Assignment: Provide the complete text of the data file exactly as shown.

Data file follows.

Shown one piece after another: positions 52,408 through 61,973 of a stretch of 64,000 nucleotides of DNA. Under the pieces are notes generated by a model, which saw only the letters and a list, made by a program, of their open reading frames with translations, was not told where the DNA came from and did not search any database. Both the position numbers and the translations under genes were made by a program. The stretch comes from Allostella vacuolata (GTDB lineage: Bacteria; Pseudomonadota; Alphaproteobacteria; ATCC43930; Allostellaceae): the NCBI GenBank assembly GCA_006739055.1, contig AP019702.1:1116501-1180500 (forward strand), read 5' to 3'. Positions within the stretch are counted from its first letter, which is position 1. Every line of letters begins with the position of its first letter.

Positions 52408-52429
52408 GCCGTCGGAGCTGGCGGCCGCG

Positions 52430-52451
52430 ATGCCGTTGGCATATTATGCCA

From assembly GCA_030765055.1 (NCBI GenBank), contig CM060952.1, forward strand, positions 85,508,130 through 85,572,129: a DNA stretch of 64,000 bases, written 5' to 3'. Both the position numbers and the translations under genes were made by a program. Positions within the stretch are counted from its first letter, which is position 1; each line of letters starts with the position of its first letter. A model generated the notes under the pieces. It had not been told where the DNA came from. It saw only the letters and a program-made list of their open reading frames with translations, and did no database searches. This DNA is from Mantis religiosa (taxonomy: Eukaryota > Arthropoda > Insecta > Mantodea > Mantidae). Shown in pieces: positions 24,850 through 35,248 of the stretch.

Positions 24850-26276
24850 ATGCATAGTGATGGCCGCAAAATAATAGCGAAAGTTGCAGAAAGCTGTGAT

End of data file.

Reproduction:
Shown one piece after another: positions 52,408 through 61,973 of a stretch of 64,000 nucleotides of DNA. Under the pieces are notes generated by a model, which saw only the letters and a list, made by a program, of their open reading frames with translations, was not told where the DNA came from and did not search any database. Both the position numbers and the translations under genes were made by a program. The stretch comes from Allostella vacuolata (GTDB lineage: Bacteria; Pseudomonadota; Alphaproteobacteria; ATCC43930; Allostellaceae): the NCBI GenBank assembly GCA_006739055.1, contig AP019702.1:1116501-1180500 (forward strand), read 5' to 3'. Positions within the stretch are counted from its first letter, which is position 1. Every line of letters begins with the position of its first letter.

Positions 52408-52429
52408 GCCGTCGGAGCTGGCGGCCGCG

Positions 52430-52451
52430 ATGCCGTTGGCATATTATGCCA

From assembly GCA_030765055.1 (NCBI GenBank), contig CM060952.1, forward strand, positions 85,508,130 through 85,572,129: a DNA stretch of 64,000 bases, written 5' to 3'. Both the position numbers and the translations under genes were made by a program. Positions within the stretch are counted from its first letter, which is position 1; each line of letters starts with the position of its first letter. A model generated the notes under the pieces. It had not been told where the DNA came from. It saw only the letters and a program-made list of their open reading frames with translations, and did no database searches. This DNA is from Mantis religiosa (taxonomy: Eukaryota > Arthropoda > Insecta > Mantodea > Mantidae). Shown in pieces: positions 24,850 through 35,248 of the stretch.

Positions 24850-26276
24850 ATGCATAGTGATGGCCGCAAAATAATAGCGAAAGTTGCAGAAAGCTGTGAT